The first HIPEC treatment in Budapest was performed by the surgeons of the Department of Obstetrics and Gynecology and the Department of Transplantation and Surgery. The therapy is a supplement to the surgery treating tumors spreading through the peritoneum, which metastasize mainly inside the abdominal cavity. Following the six-hour-long surgery and the 10-day-long hospital stay the patient could finally return home.
“In the first phase of HIPEC, all visible tumors are removed, and the combined operation of the affected organs is performed (peritoneum, parts of the small and large intestines, spleen, gall bladder, ovary, uterus, diaphragm parts, liver tumors), which may last up to 4-6 hours. Afterwards, the patient receives 1-2 hour-long abdominal chemotherapy (hyperthermia) with a continuously heated and circulated chemotherapy solution at 41-43 Celsius degrees. While under anesthesia, heated chemotherapy solution is circulated continuously through the patient’s abdominal cavity, causing the temperature in the area to reach 41 to 43 degree Celsius – explained Dr. Szabolcs Máté, Head of Department of Obstetrics and Gynecology at Semmelweis University.
With the direct application of the warm chemotherapeutic solution in the abdominal cavity, higher drug concentration can be achieved in residual and difficult to detect tumor cells. Hyperthermia uses heat to damage and kill cancer cells and it enables the drug to penetrate in the surface cells, thereby increasing the effectiveness of chemotherapy treatments. Chemotherapy will have only moderate systemic side effects, as the medicine level in the blood stays low. The key to successful HIPEC is the successful surgical removal of visible abdominal tumors and any nearby tissues to which the cancer may have spread.
The effects of abdominal chemotherapy was first examined in the 70s, later research started on its hyperthermic form in the 80s. American surgeon, Dr. David Sugarbaker introduced the new surgical technique, the so-called cytoreductive surgery, which involves the removal of all organs and tissues affected by the tumor. The combination of HIPEC and cytoreductive surgery was first used in gastrointestinal tumors and tumors originating in the appendix. Since its introduction, the effectiveness of the technique has been tested in the treatment of a number of different types of tumors (colon, gastric cancer, pancreatic cancer, ovarian cancer). The most promising results have been achieved in ovarian cancer patients.
The treatment with the 42-degree Celsius liquid increased the chance of survival by 30% and improved life expectancy by one year compared to patients who had undergone only organ removal surgery.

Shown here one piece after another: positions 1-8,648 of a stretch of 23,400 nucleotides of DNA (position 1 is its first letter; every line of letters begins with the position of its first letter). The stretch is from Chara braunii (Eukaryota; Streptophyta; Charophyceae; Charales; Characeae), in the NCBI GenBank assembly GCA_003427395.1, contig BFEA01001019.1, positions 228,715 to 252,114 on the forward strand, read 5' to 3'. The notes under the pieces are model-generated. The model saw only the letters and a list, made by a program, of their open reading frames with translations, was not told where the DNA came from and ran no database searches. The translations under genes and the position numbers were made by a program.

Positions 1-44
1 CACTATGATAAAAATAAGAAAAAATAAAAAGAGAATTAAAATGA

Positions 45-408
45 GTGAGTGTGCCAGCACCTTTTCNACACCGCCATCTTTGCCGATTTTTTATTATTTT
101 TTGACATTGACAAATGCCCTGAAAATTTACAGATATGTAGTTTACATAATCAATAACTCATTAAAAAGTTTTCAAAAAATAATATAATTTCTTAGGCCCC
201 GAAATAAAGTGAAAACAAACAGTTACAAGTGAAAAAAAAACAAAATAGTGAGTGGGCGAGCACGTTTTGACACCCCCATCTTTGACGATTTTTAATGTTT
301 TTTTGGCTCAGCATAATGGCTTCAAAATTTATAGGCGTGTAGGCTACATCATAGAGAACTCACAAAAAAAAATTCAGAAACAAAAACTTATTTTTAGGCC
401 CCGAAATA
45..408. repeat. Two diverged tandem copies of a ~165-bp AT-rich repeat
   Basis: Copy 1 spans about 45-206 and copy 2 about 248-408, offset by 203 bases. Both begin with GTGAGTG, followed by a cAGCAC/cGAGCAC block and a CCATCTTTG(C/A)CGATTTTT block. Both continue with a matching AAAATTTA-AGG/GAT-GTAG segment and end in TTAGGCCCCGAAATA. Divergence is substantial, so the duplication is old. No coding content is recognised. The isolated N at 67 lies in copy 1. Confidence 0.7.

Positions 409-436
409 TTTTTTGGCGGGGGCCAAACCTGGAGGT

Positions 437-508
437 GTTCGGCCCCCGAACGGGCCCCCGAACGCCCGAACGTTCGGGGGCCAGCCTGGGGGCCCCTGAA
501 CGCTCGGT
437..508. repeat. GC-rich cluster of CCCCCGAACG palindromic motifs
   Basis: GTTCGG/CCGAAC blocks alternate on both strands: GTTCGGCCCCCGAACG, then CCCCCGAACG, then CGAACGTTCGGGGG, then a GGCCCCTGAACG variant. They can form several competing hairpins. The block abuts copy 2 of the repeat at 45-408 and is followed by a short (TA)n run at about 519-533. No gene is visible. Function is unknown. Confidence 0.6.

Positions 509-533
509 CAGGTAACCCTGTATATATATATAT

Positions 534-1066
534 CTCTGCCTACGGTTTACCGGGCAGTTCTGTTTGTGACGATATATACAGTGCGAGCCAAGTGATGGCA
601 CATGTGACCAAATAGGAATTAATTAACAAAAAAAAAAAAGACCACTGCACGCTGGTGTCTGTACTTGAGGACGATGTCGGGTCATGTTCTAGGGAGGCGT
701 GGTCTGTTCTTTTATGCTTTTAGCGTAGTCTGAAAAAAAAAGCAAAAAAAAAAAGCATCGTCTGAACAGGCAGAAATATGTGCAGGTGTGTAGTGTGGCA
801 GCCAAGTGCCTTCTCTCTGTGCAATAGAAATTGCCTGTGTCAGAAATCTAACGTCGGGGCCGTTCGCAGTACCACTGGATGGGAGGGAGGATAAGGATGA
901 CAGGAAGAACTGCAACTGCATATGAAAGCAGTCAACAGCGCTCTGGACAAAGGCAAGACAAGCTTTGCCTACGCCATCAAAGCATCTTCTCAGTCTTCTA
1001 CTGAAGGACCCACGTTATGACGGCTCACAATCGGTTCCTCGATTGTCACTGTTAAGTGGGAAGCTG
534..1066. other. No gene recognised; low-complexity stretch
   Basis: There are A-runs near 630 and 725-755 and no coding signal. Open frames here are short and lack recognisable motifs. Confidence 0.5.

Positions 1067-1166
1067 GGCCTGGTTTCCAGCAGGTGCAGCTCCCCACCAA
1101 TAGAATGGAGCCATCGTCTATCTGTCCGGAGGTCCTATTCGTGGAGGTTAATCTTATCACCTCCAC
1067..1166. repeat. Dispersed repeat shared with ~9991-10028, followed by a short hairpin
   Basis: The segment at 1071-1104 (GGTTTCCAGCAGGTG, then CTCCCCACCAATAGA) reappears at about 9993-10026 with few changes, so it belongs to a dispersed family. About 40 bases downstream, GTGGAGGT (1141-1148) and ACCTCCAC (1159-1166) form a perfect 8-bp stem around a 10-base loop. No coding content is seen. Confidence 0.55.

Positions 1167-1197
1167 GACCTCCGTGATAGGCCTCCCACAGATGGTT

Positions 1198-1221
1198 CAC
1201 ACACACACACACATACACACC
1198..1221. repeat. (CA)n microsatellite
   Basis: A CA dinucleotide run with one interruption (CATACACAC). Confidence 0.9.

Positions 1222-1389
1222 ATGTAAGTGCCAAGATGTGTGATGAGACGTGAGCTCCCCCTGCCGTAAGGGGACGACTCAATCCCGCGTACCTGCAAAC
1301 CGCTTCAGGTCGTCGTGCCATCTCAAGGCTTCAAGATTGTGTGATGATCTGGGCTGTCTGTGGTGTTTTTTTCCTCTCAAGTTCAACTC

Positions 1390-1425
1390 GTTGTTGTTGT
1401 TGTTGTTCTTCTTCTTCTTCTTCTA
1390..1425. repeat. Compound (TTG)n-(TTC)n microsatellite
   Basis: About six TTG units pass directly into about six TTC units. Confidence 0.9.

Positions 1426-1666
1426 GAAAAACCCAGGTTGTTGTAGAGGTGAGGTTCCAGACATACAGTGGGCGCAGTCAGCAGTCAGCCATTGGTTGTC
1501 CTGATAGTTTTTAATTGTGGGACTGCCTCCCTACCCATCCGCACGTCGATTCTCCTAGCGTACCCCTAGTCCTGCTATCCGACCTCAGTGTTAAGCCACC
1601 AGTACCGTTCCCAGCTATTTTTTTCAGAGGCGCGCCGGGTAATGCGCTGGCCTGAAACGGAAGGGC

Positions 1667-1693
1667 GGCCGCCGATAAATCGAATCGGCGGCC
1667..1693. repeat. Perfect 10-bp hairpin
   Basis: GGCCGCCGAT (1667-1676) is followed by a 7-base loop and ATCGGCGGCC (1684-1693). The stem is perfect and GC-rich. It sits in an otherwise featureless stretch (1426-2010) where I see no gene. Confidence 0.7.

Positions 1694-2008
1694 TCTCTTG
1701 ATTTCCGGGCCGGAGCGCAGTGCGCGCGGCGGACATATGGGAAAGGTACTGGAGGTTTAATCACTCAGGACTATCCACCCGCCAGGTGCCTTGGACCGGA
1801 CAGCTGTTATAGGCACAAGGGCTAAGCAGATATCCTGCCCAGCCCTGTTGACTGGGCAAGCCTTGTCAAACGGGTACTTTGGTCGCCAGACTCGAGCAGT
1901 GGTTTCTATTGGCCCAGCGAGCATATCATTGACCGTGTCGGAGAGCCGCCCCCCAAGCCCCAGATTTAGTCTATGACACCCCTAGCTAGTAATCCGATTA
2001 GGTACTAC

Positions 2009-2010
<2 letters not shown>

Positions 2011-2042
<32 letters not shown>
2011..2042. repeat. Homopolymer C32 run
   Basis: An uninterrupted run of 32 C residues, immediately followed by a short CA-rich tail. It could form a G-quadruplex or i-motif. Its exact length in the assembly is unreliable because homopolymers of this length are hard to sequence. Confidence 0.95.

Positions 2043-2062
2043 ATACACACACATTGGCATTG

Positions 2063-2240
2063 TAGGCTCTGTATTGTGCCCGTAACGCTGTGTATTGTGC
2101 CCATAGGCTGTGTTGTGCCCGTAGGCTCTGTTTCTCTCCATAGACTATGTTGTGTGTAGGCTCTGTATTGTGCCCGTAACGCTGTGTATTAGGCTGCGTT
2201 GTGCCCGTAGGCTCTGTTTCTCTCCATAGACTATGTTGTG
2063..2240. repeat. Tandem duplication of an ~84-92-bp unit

– added Dr. Máté.
The surgery at Semmelweis University was preceded by considerable preparation. The surgical team performing the procedure have many years of experience working together as a team. Recently they have participated in a special training focusing on the special surgical technique at the Policlinico Universitario Agostino Gemelli in Rome, one of Europe’s largest healthcare centers.
“The intervention was performed using the modern RanD Performer HT system. The new procedure will not only improve the quality of gynecological oncology patient care, but may also be potentially applied to treat other types of cancers affecting the peritoneum. In addition, Semmelweis University will be able to participate in international trials in the future,” added Dr. Szabolcs Máté, head of department and Dr. Gergely Huszty, assistant professor of the Department of Transplantation and Surgery.
Dr. Nándor Ács, professor, director of the Department of Obstetrics and Gynecology pointed out that with the professional lead of Dr. Szabolcs Máté, the two teams once again demonstrated the strength and professionalism of their cooperation during this utterly complex surgical procedure, which required multidisciplinary expertise and high quality operative knowledge. The help of the medical team of the Department of Anesthesiology and Intensive Therapy was essential to the success of the operation.
Currently the Department of Gynecologic Oncology and Cancer Surgery already provides a full range of treatments for ovarian cancer, including chemotherapy, hormone therapy, targeted therapy, special CRS and HIPEC therapies.
Complex procedures are also supported by the 1st Department of Pathology and Experimental Cancer Research.
The department is planning to enroll at least ten new patients in the therapy program over the next year. According to the plans of Dr. Máté, In the near future HIPEC-treatment will also be available for patients coming from other healthcare institutes.
Photo: Attila Kovács – Semmelweis University
Translation: Norbert Lukács